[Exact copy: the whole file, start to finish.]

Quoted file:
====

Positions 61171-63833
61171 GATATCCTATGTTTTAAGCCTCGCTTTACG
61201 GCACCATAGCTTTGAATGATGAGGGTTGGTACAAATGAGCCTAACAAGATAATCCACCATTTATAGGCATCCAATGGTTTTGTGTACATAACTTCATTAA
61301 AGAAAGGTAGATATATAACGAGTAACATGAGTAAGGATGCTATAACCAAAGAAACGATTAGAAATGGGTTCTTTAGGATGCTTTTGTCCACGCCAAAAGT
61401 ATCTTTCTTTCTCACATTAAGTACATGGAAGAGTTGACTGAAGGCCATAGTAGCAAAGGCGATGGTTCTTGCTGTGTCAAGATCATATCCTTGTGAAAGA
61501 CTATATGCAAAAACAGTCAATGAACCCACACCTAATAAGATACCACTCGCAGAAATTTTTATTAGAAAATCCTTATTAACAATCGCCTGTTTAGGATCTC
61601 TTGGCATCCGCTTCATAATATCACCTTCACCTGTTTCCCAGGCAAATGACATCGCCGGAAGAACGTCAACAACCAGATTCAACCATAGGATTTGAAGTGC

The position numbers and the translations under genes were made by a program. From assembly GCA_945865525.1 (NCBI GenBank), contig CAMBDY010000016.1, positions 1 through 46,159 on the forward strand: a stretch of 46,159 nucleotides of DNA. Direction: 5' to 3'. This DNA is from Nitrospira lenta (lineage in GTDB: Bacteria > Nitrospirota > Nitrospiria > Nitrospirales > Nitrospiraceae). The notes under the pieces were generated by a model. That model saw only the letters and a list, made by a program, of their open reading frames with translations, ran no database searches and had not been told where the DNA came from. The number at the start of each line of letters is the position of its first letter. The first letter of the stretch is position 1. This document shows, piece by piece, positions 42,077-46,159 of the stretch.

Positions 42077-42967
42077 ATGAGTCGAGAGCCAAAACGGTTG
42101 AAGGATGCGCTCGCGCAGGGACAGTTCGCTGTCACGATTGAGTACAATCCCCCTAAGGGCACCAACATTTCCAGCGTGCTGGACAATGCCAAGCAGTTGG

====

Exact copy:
Positions 61171-63833
61171 GATATCCTATGTTTTAAGCCTCGCTTTACG
61201 GCACCATAGCTTTGAATGATGAGGGTTGGTACAAATGAGCCTAACAAGATAATCCACCATTTATAGGCATCCAATGGTTTTGTGTACATAACTTCATTAA
61301 AGAAAGGTAGATATATAACGAGTAACATGAGTAAGGATGCTATAACCAAAGAAACGATTAGAAATGGGTTCTTTAGGATGCTTTTGTCCACGCCAAAAGT
61401 ATCTTTCTTTCTCACATTAAGTACATGGAAGAGTTGACTGAAGGCCATAGTAGCAAAGGCGATGGTTCTTGCTGTGTCAAGATCATATCCTTGTGAAAGA
61501 CTATATGCAAAAACAGTCAATGAACCCACACCTAATAAGATACCACTCGCAGAAATTTTTATTAGAAAATCCTTATTAACAATCGCCTGTTTAGGATCTC
61601 TTGGCATCCGCTTCATAATATCACCTTCACCTGTTTCCCAGGCAAATGACATCGCCGGAAGAACGTCAACAACCAGATTCAACCATAGGATTTGAAGTGC

The position numbers and the translations under genes were made by a program. From assembly GCA_945865525.1 (NCBI GenBank), contig CAMBDY010000016.1, positions 1 through 46,159 on the forward strand: a stretch of 46,159 nucleotides of DNA. Direction: 5' to 3'. This DNA is from Nitrospira lenta (lineage in GTDB: Bacteria > Nitrospirota > Nitrospiria > Nitrospirales > Nitrospiraceae). The notes under the pieces were generated by a model. That model saw only the letters and a list, made by a program, of their open reading frames with translations, ran no database searches and had not been told where the DNA came from. The number at the start of each line of letters is the position of its first letter. The first letter of the stretch is position 1. This document shows, piece by piece, positions 42,077-46,159 of the stretch.

Positions 42077-42967
42077 ATGAGTCGAGAGCCAAAACGGTTG
42101 AAGGATGCGCTCGCGCAGGGACAGTTCGCTGTCACGATTGAGTACAATCCCCCTAAGGGCACCAACATTTCCAGCGTGCTGGACAATGCCAAGCAGTTGG